One of the true hidden gems in Dumfries & Galloway is the tiny village of Stairhaven, which lies on the north-west side of the Whithorn peninsula. Even Google Maps seems to struggle with it, focusing instead on the nearby hamlet of Auchenmalg.
Heading south on the A747 towards Port William and the Isle of Whithorn, a tiny sign on the road reads ‘Stairhaven’ and points to a small side-road. It is here you will come to one of the most remote and most pretty villages in Dumfries & Galloway.
It is a village which is relatively unknown to the tourists and has one of the nicest coastal walks in the entire region: the Stairhaven Coastal Circuit. The circuit is an easy 5-mile circuit, high on rugged coastal cliffs with spectacular views into Luce Bay, the Irish Sea, out to the Isle of Man and beyond. As an added bonus, the walk features a wonderful variety of wildlife.
Driving along the twisty country road I finally saw the sea and, down below the coastal road, the white houses of Stairhaven came into view. I pulled into the large (FREE) carpark at the shore front and was immediately impressed.
I’d never been in Stairhaven before and it was a particularly blue, sunny day. The sparkling sea was shimmering in Luce Bay and the row of white houses looked idyllic in the quiet, peaceful village.
The big carpark has a free toilet block (which is open seasonally from April – September) and a nice information board which tells you a little about the history of the area, the local wildlife and gives a map of the coastal circuit.
I was soon booted up, with my camera at my side and strolling along the row of houses to the start point of the walk at the south point of the village. The walk is well signposted for the entire loop, so you should have no bother getting going.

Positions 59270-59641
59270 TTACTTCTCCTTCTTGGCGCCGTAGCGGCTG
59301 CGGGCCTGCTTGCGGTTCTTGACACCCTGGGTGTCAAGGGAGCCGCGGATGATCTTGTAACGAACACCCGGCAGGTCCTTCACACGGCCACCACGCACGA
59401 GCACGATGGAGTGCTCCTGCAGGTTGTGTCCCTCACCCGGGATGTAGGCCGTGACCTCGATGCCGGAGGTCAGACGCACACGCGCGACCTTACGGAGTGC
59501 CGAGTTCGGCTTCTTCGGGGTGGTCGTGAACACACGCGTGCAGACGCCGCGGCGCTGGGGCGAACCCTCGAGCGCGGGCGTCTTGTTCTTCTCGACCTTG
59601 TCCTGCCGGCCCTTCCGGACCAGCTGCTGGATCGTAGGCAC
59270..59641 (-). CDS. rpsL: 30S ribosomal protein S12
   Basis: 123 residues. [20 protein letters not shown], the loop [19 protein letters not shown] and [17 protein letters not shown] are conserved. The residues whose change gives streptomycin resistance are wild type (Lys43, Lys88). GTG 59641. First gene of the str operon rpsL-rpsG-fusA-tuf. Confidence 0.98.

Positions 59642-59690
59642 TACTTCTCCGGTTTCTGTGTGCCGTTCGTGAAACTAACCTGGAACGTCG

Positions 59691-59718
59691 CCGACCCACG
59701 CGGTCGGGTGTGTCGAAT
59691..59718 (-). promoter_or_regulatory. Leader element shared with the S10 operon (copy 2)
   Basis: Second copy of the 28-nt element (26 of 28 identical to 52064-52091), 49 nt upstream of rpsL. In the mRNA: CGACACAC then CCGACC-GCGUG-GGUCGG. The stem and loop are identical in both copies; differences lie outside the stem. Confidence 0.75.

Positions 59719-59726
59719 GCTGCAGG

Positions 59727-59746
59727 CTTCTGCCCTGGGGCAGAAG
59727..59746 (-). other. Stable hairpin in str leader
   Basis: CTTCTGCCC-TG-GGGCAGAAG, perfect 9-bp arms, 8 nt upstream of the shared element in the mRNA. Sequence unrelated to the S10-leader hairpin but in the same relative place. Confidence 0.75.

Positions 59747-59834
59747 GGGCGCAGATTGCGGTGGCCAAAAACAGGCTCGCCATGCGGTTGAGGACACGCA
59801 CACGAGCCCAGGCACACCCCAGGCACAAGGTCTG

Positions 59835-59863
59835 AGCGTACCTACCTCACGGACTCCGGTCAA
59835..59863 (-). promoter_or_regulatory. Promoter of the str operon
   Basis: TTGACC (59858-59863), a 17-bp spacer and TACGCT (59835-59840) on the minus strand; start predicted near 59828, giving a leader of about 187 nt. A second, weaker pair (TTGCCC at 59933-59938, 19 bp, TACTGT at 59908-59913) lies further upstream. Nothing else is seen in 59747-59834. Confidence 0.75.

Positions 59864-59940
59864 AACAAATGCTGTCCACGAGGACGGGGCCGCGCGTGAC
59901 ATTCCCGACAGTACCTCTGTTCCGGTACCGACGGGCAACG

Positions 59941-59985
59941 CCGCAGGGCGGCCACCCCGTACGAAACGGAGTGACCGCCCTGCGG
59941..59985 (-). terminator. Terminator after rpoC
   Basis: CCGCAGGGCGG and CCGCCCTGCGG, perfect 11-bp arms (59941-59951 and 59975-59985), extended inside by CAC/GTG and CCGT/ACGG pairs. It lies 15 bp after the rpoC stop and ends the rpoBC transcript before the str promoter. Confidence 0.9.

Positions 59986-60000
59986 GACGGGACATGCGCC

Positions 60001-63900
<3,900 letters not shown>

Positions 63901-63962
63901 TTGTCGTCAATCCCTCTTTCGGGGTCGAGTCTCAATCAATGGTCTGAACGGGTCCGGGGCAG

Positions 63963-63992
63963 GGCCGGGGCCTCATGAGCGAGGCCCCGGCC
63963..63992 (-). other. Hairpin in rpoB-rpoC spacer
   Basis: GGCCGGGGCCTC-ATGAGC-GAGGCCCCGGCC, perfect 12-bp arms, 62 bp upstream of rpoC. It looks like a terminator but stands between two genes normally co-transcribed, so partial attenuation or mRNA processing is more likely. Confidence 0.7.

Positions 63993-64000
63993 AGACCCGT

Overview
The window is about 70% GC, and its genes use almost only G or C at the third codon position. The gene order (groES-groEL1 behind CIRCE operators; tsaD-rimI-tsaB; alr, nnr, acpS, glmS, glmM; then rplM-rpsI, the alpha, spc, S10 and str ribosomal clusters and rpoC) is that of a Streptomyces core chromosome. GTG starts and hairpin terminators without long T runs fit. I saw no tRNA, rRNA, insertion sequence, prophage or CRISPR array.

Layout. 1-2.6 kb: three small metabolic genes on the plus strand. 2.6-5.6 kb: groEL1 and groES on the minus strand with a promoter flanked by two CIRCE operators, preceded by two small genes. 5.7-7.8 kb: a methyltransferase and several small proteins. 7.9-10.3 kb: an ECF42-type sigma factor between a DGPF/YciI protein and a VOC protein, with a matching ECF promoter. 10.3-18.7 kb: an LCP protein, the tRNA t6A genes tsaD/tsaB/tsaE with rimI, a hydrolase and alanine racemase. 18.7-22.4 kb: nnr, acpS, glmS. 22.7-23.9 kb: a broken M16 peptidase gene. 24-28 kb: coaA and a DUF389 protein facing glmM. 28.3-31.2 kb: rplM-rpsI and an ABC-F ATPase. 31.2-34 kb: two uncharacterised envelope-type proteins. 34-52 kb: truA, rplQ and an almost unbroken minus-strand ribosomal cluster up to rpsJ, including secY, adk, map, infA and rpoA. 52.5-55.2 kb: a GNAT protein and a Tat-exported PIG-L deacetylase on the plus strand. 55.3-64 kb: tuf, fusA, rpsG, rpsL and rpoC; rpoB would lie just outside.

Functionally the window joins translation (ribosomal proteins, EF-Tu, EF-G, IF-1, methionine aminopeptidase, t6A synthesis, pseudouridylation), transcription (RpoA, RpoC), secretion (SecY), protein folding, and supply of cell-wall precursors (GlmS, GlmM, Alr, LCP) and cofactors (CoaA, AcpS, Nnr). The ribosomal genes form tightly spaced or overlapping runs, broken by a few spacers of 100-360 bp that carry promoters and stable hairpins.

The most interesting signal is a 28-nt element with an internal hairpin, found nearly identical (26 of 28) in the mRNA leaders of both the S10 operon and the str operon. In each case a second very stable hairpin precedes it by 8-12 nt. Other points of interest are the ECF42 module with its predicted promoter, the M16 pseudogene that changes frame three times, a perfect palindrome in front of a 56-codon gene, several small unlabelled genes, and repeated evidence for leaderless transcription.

Absolutely No Dogs
One thing I have to highlight is the large sign at the start of the walk which states ‘Strictly No Dogs: Livestock on Path’. I am always sympathetic to farmers and the damage so many walkers with untrained dogs can cause to livestock. However, I did find it very disappointing to not be able to take Messi on this beautiful coastal circuit that, as it turned out, had next to no livestock on it when I did it. I have done a lot of coastal walks in Dumfries & Galloway and many have ‘dogs on leads’ signs but this is the only one with a strict ‘no dogs’ policy so just be aware of it if you are planning on doing this walk!
The ‘worst’ part of the day, and by ‘worst’ I mean ‘steepest’, is this short first section as the path climbs up through gorse bushes and rocky outcrops to get to the top of the coastal cliffs high above the village below. The effort is well worth it and the views were spectacular.
The little coastal path follows a narrow strip between the fence to the left and the gorse and cliffs to the right. It gently flows, up and down, along the coastline and is very easy going.
On such a bright, sunny day, I couldn’t stop myself pausing to take in the view over and over again. The shimmering, turquiose sea was contrasting with the yellow flowers of the gorse bushes and the gentle breeze was making the going very pleasant.
At a mere 5-miles I was in no rush and was taking many, many pictures.
Of all the coastal walks I’ve done in Dumfries & Galloway, the Stairhaven Coastal Circuit is easily the one where I spotted the most wildlife. Red hares, cormorants, seals, reven’s nests, roe deer and a million seagulls.
I’d spent a wee bit of time creeping to the edge of the cliff faces and checking the rocks and coast below. I was hoping to see some marine life and I wasn’t disappointed. Two seals were basking out on a little rocky outcrop and I took plenty of pictures of them. It didn’t take long for the darker seal to drop into the sea but the grey one watched me, looking increasingly concerned by the weirdo with the camera.
Eventually it dropped into the sea and floated, watching me until I politely excused myself.
The path skirts along the steep cliff faces and I startled a raven which flew off it’s nest, giving me a great look at the chicks in the nest.